Interestingly, Kimberly-Clark in South Africa also launched a Jumbo pack of Huggies that were individually wrapped. This innovation was a huge success for them. It meant that the Jumbo pack was handy in several channels. To the mother in the wholesaler or retail outlet. The hawker who sells from the flea market/open markets can also buy the same pack for resale.
After the single individually wrapped diaper, the next size for Mamy Poko was five packs for all sizes. Sometimes innovation can come in such a simple format and yet the impact can be unbelievably massive. It is one of those small and simple initiatives or changes that have a massive impact. The five-pack has pretty much the same impact in low income markets. It allows for that low price point for a good quality/high quality product that the low end consumer can afford. The five-pack is that gift that keeps on giving. It is that silver bullet that has a massive impact. I have no doubt this was one of the key points that allowed Unicharm to win in low income markets. And, they are not forgetting the high end consumer who wants to save by buying economy or buying the bigger packs or even Jumbo packs because he/she can afford it. The economy packs are also available. So Unicharm was smart enough to fully cater for the full spectrum. In this battle, the company took no prisoners.
Possible Disruptions in African Markets
Okay… I am still on the five-pack. Molfix has done very well in Nigeria. In five years they amassed above 44% marketshare. Their success has been based on several factors, among them having a quality product at a good price versus the market leader and also their availability in all channels in the trade, from modern trade, independent neighborhood grocers and even in the rural areas. I believe one way of taking the game to the next level for Molfix is to have five packs for all sizes.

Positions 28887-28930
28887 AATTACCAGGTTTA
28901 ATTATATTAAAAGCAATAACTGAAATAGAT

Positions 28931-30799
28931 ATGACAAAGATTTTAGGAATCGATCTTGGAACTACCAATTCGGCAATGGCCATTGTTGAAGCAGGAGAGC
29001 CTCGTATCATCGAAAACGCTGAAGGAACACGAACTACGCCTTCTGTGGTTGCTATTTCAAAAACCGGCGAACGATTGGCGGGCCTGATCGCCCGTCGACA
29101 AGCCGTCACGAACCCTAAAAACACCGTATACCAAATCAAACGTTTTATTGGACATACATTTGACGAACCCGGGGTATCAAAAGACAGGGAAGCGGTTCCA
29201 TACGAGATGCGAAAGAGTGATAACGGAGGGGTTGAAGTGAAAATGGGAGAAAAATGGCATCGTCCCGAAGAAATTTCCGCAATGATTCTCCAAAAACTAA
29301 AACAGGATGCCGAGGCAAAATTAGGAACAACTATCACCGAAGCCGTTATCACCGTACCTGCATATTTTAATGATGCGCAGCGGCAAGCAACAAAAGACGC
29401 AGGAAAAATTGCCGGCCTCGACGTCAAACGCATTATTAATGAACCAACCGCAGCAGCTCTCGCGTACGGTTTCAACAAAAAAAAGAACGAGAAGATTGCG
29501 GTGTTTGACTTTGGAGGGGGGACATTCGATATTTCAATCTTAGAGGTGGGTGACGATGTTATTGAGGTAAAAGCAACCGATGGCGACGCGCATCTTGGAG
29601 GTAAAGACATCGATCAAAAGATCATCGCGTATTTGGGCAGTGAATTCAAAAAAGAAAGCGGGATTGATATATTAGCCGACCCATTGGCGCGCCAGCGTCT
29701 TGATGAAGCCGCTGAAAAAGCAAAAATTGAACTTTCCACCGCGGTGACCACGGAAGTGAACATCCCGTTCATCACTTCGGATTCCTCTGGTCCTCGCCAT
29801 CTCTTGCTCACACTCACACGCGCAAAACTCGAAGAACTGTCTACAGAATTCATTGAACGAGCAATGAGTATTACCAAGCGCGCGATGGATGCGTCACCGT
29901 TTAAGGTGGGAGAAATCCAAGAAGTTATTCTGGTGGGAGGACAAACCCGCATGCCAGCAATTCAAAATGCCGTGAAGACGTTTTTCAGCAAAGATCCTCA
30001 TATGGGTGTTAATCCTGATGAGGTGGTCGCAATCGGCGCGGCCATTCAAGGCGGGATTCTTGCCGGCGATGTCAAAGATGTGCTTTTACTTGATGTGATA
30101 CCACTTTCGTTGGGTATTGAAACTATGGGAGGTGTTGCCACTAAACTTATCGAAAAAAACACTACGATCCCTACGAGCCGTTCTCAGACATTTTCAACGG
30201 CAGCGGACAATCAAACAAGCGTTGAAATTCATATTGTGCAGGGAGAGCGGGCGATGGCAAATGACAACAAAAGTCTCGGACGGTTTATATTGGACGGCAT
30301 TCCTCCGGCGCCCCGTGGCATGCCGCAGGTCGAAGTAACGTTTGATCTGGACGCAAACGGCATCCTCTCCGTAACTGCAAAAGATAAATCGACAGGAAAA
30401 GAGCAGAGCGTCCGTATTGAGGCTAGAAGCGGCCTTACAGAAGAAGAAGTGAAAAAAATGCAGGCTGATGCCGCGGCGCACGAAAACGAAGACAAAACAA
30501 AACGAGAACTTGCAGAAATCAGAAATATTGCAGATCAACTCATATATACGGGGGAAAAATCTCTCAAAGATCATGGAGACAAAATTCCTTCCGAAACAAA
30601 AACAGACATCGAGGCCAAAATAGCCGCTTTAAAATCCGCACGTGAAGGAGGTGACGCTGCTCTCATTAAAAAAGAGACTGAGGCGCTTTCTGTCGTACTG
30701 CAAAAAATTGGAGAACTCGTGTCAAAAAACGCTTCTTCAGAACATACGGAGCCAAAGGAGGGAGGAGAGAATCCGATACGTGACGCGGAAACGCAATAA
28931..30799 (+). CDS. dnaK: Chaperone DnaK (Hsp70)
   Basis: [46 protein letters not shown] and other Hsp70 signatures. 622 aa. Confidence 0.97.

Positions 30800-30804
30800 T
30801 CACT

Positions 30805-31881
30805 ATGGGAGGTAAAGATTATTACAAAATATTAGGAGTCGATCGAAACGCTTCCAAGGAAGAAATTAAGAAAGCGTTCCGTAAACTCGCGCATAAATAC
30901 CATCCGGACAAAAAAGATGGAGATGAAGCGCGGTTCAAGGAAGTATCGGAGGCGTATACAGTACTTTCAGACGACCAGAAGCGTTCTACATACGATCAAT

Informal Channel in South Africa and Across the Region
I strongly believe that a great opportunity exists in South Africa’s informal channel or Base of the Pyramid. Enough research exists that proves that the informal channel in South Africa is as big as 30-40% and this channel spends as much as 55% of their income on consumer products. According to a study done by a Danish organization and some of the consumer and business associations within low income channels in South Africa, the BoP segment of the market is receiving more and more attention from the big consumer players. Some players in the informal channel, such as RP International, have made a great success of their efforts in the informal channel over the years. Building great relationships that have allowed them to win, and they are now expanding to other provinces outside the Western and Eastern Cape.
P&G’s distribution partner, Diplomat Group, has also done a great job of getting Pampers into the informal channels and low income channels. Any diaper manufacturer who develops successful strategies and conquers the informal channel in one part of the African continent would be in the enviable position to roll out the same model, adapting it as necessary to suit local conditions. In some markets the informal channels are by far bigger than the modern trade, although change is coming.
Pull Ups in Nigeria
I have said it before and I will say it again. The first mover to introduce pants-style diapers in the Nigerian market, Africa’s biggest market by population size, and focuses on getting the basics right (i.e. price, quality, distribution, availability, marketing communication and execution) will disrupt the market significantly and capture market share. In addition, by ensuring the small price packs (individually wrapped singles and five packs) are available and in the right channels, I can only predict that they will win.
Diversification by Hygiene Players
There are not very many diaper manufacturers in Sub-Saharan Africa. P&G and Kimberly-Clark pretty much dominate these markets. But there are significant players within the toilet tissue, feminine care, pocket tissue, printed tissue and other hygiene categories. Some of these local players are so successful that they are number one or two in the categories they play in. The baby diaper category is looking so attractive regionally that we are seeing more and more of such players enquiring about possible partnerships with global/regional diaper manufacturers in the form of JV’s or selling a stake in their operations. Their interest is to diversify into diaper manufacturing but would like to do it with an experienced partner who has patented claims that they can use in the market to claim market share.